It is perhaps unsurprising that as a result, the US is streets ahead of the UK on asset recovery. Between 2010 and 2021, it has seized and returned $1.7 billion of kleptocratic assets to countries from which they were stolen to support social programmes. In the UK, of the £1.2 billion frozen of corrupt funds since 2006, by our estimates only around £307 million (£199 million of which was to Malik Riaz in Pakistan) has actually been seized and returned over that period.
Precedents elsewhere in UK law
In its first Economic Crime Act passed in 2022, the government accepted the argument that law enforcement should be protected from costs – where it has acted reasonably – in relation to Unexplained Wealth Orders.
But while UWOs are a pet favourite of ministers and make headlines, they are only an investigative tool. The first successful UWO has yet to bring in any concrete confiscated assets. If we really want law enforcement to be effective, we need to reduce the ‘chilling effect’ of costs when it comes to actually seizing assets, not just investigating them.
The government has argued as the bill passes through Parliament that “the ‘loser pays’ principle is a fundamental pillar on which the whole basis of civil litigation operates.”
However, this argument does not take into account that in other areas of law, the courts have far more discretion on whether or not to impose costs on public bodies, including law enforcement, that bring unsuccessful regulatory or enforcement actions. Courts in these areas are allowed to take into account the ‘chilling effect’ that costs may have on the ability of public bodies to make reasonable enforcement decisions made in the public interest.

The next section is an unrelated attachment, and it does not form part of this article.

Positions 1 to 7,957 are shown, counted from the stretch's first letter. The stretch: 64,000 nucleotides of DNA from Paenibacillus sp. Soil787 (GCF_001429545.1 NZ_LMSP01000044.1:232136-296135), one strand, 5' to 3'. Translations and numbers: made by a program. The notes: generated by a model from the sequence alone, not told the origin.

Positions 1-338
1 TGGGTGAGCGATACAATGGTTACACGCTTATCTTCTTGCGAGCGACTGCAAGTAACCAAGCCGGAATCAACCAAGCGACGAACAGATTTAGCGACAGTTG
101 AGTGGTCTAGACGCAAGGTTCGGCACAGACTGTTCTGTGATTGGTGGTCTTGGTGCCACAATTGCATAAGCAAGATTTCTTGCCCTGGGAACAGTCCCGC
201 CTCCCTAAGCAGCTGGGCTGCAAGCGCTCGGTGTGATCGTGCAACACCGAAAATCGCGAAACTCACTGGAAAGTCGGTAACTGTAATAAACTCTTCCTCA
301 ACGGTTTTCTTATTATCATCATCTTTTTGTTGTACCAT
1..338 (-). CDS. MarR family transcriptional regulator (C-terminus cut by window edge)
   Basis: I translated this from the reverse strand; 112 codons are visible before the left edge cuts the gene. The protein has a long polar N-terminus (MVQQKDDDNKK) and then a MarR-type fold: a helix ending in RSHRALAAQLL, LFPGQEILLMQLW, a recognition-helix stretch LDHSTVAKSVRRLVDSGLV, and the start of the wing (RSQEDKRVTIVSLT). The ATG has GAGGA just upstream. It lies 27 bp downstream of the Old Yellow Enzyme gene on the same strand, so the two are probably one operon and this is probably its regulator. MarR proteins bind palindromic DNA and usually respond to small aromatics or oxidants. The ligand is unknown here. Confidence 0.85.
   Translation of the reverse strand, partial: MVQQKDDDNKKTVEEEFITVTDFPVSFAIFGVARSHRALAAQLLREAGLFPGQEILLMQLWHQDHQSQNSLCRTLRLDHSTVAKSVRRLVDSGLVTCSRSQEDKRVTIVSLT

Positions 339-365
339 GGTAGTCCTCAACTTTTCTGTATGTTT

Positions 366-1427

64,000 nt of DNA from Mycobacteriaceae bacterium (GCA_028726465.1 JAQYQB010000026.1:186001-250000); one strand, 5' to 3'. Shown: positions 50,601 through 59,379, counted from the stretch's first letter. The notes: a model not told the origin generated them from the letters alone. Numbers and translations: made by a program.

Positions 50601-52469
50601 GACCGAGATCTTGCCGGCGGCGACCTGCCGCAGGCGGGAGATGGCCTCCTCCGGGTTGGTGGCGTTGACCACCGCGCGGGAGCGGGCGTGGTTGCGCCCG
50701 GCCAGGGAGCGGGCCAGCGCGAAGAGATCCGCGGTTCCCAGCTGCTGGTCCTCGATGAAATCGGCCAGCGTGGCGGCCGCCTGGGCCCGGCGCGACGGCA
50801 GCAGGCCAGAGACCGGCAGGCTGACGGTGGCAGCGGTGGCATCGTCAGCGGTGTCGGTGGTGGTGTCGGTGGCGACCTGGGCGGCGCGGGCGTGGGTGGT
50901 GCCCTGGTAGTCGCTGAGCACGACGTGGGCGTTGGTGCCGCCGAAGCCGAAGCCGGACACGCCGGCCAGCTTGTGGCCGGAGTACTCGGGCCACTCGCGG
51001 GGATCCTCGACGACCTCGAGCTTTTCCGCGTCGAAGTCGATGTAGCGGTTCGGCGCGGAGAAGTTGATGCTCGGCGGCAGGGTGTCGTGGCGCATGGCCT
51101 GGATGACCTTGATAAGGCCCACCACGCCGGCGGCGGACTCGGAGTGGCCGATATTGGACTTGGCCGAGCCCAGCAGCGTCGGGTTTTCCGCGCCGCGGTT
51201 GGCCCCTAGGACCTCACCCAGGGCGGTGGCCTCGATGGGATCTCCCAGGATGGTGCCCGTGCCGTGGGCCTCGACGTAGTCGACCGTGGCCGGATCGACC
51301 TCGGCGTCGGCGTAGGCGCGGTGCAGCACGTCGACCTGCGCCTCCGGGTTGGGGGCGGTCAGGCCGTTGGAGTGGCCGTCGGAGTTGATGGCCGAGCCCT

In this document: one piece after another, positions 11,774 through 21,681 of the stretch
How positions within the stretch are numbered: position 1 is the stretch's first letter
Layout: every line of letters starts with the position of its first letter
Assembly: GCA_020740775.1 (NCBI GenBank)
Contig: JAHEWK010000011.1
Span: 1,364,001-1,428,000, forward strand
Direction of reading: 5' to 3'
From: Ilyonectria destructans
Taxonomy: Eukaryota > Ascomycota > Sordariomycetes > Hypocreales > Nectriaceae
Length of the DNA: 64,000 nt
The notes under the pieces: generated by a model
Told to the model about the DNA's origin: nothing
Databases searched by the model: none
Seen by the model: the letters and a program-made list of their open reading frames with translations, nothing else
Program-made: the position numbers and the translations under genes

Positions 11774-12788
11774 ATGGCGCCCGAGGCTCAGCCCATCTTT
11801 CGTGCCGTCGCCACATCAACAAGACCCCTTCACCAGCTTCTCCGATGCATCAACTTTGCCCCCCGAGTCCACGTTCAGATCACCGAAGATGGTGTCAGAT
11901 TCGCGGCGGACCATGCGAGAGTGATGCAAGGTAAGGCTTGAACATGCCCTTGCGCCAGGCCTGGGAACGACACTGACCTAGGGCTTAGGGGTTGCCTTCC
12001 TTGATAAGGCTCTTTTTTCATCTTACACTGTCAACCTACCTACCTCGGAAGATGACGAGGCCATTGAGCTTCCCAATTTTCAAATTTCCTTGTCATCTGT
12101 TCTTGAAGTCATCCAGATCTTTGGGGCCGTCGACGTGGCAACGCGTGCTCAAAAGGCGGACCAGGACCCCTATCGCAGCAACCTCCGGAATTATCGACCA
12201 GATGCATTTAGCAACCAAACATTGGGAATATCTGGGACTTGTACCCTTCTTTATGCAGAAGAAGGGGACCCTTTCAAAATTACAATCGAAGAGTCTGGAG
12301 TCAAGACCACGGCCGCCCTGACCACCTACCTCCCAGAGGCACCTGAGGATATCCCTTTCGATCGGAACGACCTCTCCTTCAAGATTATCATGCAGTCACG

Currently this discretion for courts is available for:
- Local authorities and police when they make administrative decisions overseen by the magistrates court (following the Booth case in 2000), and where the court can consider “the need to make and stand by honest, reasonable and apparently sound administrative decisions made in the public interest without fear of exposure to undue financial prejudice.”
- The Law Society/Solicitors Regulation Authority when it brings disciplinary action (known as prosecutions) that fail (following the Baxendale-Walker case in 2008), where the court found that “for the Law Society to be exposed to the risk of an adverse costs order simply because properly brought proceedings were unsuccessful might have a chilling effect on the exercise of its regulatory obligations, to the public disadvantage.”